In addition to combating stigma in the workplace, employees with autism are challenged with navigating systems developed for the neurotypical. This means that supervisors and employees have fundamentally different understandings of what makes a good or even ideal employee. These gaps in understanding (referred to as the “double empathy problem”) can undermine effective job performance and lead to unnecessary turnover.
Efforts to solve the double empathy problem can be transformational for autistic individuals, neurotypical supervisors, and their broader organizations. Job coaches can also play a crucial role in enhancing the quality of employee-supervisor relationships.
A new study forthcoming in the journal Disability and Rehabilitation finds that clarifying job expectations holistically and creating and sustaining high-quality relationships between supervisors and employees plays a crucial role in creating positive employment outcomes for employees with autism.
“Sustainable Employment Depends on Quality Relationships Between Supervisors and Their Employees on the Autism Spectrum” by Tim Vogus, Brownlee O. Currey, Jr., Professor of Management and Deputy Director of the Frist Center for Autism and Innovation, explores what organizational factors help sustain employees with autism.
“When people think about the challenges autistic employees face at work, they too often misperceive them as being about failings of the autistic person rather than failures of shared expectations and necessary supports for successful performance,” says Vogus. “In this study, we were able to document how misunderstandings emerge and their consequences, and what can be done to bridge them.”
The study, co-authored by Valerie Martin, Tara D. Flanagan, and Denis Chênevert, evaluates nine case histories that the authors developed based on interviews with managers, employees with autism, and job coaches.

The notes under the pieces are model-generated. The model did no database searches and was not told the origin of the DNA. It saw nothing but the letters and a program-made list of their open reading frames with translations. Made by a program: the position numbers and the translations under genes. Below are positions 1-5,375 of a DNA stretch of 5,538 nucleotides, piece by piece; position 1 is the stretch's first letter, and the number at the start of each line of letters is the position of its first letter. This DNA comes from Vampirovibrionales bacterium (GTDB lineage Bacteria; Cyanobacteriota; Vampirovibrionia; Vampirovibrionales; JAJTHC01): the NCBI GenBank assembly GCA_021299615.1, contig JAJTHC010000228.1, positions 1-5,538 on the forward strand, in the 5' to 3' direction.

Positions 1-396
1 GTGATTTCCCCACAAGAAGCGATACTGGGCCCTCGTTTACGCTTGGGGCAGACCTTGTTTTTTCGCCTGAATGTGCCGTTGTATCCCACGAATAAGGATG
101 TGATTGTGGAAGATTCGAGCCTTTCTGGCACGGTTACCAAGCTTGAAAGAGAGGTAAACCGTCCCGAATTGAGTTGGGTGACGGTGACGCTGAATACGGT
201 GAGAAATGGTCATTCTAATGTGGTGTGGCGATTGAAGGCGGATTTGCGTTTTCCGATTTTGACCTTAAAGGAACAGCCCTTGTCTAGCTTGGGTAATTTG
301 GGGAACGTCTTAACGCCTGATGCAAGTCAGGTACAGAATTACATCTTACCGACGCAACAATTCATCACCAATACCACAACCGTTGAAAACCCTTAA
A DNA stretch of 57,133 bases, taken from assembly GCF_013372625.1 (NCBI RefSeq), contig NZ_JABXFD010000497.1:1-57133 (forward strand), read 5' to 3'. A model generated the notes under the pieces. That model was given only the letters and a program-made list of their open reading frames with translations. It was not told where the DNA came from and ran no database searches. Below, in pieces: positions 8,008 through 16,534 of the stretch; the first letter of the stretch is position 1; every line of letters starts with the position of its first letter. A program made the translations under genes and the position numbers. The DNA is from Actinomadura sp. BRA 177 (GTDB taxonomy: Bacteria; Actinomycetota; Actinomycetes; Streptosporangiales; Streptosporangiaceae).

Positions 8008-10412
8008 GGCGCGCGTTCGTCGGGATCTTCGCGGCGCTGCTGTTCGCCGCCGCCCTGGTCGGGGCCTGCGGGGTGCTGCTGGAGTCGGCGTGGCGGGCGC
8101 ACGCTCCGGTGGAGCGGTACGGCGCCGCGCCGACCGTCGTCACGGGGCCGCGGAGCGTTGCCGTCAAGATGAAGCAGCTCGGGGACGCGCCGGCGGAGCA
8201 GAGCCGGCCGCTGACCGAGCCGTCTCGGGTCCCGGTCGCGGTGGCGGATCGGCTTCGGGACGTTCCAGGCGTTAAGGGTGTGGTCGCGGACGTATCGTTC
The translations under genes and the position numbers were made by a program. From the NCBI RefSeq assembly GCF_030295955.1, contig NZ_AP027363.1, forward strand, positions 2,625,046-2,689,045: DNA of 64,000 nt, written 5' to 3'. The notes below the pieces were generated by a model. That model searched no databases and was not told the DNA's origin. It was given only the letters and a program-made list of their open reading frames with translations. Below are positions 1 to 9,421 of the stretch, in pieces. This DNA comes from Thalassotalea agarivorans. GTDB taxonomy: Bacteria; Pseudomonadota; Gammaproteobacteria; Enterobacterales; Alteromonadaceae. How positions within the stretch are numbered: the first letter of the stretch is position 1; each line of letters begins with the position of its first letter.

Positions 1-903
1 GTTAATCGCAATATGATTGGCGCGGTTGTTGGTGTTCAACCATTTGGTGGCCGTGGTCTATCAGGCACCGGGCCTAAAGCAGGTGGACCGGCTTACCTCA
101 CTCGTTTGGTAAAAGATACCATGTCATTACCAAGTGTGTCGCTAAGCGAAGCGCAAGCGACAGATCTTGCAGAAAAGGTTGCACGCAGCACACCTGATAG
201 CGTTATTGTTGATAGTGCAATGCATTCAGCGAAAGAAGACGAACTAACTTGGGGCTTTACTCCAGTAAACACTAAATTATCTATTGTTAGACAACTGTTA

The authors detail the importance of high-quality relationships between supervisors and supervisees when involving autistic employees and emphasize the added value of job coaches to proactively set clear and comprehensive expectations and help establish modes of communication that address the double empathy problem to get employees and managers on the same page.
Job coaches can also be an essential resource, as they can help provide supervisors and peers with a better understanding of autism and guidance on more effective management practices, especially regarding feedback and performance evaluation.
This study has implications for policymakers and business leaders on every rung of the ladder, from shift leaders to executives. Recognizing the demonstrated importance of facilitating high-quality relationships between managers and employees can break barriers for employees with autism.
“To me, the importance behind this study is the understanding that there are steps we can take to support people with autism in the workplace,” says Vogus. “By understanding the types of different understandings that emerge between autistic employees and neurotypical supervisors, HR practices and tools can be updated to ensure a shared understanding emerges and job coaches can be invaluable for supporting and facilitating higher quality relationships and help managers grow and employees with autism sustainably thrive.”